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Do Men and Women Get the Same Things From a Relationship?

Research finds that romance offers men and women very different benefits.

Source: StockLite/Shutterstock

It is widely believed that women value relationships, while men exalt independence. Perhaps not surprisingly, the research has amply demonstrated that women show more interdependence, while men tend to be more autonomous. Popular culture also reinforces this thinking through stock characters like the lone cowboy or the workaholic husband with weak social ties.

The assumptions may be wrong.

A recent study led by Tracy Kwang of the University of Texas highlights the concerns among some researchers that perhaps there has been an overemphasis on the emotionality of relationships (e.g., connection and intimacy), and a de-emphasis of their instrumentality (e.g., instrumental help). Consequently, cultural images have come to promote the “feminization” of love, embodying stereotypical qualities such as tenderness, emotionality, and weakness. This has encouraged researchers to focus on “companionate love,” and to overlook the possibility that relationships may serve other functions. After all, Kwang and others note, it is the psychological health of mennot women—that is more strongly associated with relationship status. Moreover, when couples experience discord, it is men who tend to cling to their partner even as women may disengage from a relationship.

In light of these lopsided developments, the authors proposed an alternative: Perhaps for men, relationships provide evidence social standing or achievement, which can in turn affirm their needs for autonomy. Breaking with popular notions, then, the authors investigated whether men gain different—but deep-seated—benefits from romantic relationships.

Kwang and her team conducted a series of three studies. For the first, participants filled out self-report measures involving several tasks:

  1. Rating the extent to which they believed men base their self-worth on various facets of relationships, and the extent to which they believed women base their self-worth on various facets of relationships. (This assessed their baseline beliefs about relationships.)
  2. Reporting the degree to which they based their own self-esteem on the status and quality of their relationship.
  3. Imagining that they continue or discontinue their current relationship, and then rating the extent to which they thought five factors—loneliness, social standing, societal pressures, connection, and intimacy—would influence their decision to continue or discontinue.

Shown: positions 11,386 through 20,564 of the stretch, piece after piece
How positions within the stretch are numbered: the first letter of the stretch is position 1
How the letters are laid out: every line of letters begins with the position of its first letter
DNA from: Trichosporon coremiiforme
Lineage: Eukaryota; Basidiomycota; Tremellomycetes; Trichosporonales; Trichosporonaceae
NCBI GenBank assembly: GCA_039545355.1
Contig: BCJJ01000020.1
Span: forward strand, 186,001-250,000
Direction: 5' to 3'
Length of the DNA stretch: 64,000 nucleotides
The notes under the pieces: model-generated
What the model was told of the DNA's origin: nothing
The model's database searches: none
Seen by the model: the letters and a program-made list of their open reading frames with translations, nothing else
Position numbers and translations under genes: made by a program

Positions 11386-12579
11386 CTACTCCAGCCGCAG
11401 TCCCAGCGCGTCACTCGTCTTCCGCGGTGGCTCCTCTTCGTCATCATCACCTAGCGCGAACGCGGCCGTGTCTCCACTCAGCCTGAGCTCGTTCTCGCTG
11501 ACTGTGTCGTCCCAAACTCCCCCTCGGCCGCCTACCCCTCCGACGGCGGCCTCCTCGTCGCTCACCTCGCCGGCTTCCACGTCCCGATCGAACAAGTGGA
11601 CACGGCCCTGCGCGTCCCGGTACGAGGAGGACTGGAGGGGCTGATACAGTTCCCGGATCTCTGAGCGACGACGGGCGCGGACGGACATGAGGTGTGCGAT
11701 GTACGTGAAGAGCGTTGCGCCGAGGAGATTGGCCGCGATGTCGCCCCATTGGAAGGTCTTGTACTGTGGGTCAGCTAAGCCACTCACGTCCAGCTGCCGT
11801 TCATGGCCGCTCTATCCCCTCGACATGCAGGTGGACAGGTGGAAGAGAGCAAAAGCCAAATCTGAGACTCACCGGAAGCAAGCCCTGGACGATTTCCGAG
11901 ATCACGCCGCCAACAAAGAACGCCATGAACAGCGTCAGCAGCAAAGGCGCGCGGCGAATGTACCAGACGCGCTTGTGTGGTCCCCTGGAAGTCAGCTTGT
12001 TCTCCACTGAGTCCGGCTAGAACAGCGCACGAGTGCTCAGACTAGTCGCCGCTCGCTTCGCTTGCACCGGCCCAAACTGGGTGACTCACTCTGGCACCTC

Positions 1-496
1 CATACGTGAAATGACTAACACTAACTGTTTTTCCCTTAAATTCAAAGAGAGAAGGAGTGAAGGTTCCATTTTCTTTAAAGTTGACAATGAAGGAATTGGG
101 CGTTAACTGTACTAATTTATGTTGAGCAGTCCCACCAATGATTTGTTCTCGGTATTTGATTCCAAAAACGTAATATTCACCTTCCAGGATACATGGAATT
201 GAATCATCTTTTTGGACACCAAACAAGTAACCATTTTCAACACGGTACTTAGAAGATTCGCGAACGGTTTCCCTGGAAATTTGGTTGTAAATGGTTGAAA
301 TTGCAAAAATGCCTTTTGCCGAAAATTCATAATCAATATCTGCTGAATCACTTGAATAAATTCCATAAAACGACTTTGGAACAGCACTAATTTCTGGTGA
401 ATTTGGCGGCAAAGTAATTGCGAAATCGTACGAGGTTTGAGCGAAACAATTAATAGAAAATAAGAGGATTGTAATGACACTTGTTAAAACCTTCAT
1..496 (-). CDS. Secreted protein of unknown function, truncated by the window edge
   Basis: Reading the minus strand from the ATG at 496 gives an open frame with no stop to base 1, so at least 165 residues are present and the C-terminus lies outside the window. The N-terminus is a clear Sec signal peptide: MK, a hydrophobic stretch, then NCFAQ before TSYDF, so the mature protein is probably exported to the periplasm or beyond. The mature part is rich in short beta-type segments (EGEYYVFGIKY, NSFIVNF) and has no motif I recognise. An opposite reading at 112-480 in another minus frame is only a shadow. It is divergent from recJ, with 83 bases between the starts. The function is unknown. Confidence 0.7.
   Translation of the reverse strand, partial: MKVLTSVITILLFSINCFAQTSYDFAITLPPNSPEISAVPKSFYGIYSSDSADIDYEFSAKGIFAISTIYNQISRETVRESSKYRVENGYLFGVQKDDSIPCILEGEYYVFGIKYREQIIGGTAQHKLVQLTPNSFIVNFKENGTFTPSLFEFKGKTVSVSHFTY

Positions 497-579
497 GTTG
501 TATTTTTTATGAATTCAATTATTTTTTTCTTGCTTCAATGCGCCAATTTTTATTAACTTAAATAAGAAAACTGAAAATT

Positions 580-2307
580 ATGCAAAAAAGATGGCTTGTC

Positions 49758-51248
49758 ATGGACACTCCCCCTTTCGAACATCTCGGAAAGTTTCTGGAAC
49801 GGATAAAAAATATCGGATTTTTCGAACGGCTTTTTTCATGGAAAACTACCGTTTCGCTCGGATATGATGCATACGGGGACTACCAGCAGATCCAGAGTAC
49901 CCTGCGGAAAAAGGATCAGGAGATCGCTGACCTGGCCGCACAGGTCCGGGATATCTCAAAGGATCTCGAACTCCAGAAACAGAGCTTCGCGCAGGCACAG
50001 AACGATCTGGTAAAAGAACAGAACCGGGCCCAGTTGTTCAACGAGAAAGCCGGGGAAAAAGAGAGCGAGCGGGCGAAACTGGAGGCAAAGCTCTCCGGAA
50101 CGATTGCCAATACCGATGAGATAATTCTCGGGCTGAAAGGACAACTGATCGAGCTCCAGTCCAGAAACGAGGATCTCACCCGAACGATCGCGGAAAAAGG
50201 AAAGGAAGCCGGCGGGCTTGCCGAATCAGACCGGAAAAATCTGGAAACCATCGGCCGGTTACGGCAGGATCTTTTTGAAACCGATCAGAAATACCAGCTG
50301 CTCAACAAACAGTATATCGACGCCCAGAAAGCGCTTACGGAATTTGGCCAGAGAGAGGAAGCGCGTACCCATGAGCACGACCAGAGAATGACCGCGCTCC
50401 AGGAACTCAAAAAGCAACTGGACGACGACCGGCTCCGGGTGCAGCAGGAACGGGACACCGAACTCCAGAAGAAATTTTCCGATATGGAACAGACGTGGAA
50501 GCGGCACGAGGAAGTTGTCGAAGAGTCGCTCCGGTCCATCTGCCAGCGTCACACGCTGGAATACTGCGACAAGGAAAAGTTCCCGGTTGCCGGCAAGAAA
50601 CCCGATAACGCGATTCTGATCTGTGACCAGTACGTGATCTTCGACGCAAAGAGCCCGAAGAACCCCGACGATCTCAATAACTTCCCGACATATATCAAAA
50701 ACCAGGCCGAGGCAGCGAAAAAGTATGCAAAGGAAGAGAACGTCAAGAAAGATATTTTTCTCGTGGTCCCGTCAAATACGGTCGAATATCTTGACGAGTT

What did the researchers find?

As expected, participants' baseline beliefs about relationships were in keeping with cultural stereotypes: Men were thought to base their self-esteem on relationship status significantly less than women; similarly, men were also thought to base their self-esteem on relationship quality and connection significantly less than do women. But in actuality, men in this study reported basing their self-worth on relationship status significantly more than women did.

Finally, when contemplating continuing or discontinuing their relationship, significantly more men than women reported that social standing was a vital relationship benefit.

In the second study, Kwang and her colleagues wanted to discover if their finding that men base their self-worth on relationship status significantly more than women do would be generalizable. Accordingly, they performed a meta-analysis of data from four new samples and two older data sets. Once again, their expectations were confirmed: Men reported basing their self-esteem on relationship status significantly more than women did.

In the third study, the investigators were interested to see whether this gender difference would hold true beyond self-reported evidence. To do so, they tested whether a threat to relationship status, i.e., a breakup, would set off concerns primarily about social standing in men, and primarily about connection in women. They analyzed participants' use of language in a five-minute free-writing exercise on one of two conditions: either an imagined break up (a relationship-related negative event) or a dental appointment (a relationship-irrelevant negative event). Once more, the investigators' predictions were confirmed: In the breakup condition, men expressed more preoccupations with social standing, while women expressed more preoccupations about connection.

What can we learn from these findings?

Kwang and her collaborators state that their results may in part explain why, compared to women, men appear less affected by marital conflict: For men, social standing apparently trumps relationship quality. Thus, men may be both less attuned to emotional tremors and less inclined to flee a relationship when they arise. Conversely, while relationship quality may not be foremost on men's minds, they do benefit from a stable relationship. For example, married men are seen as more competent than single men—and they also earn more money than their unmarried peers.

Gabriel Garcia Marquez once said, “Always remember that the most important thing in a good marriage is not happiness, but stability.” For men at least, this study sheds light on why those words may be true.

I am a licensed clinical psychologist in Washington, D.C., and an expert on relationships, managing anxiety and stress, and building health and resilience. Connect with me at and on Twitter and Pinterest.

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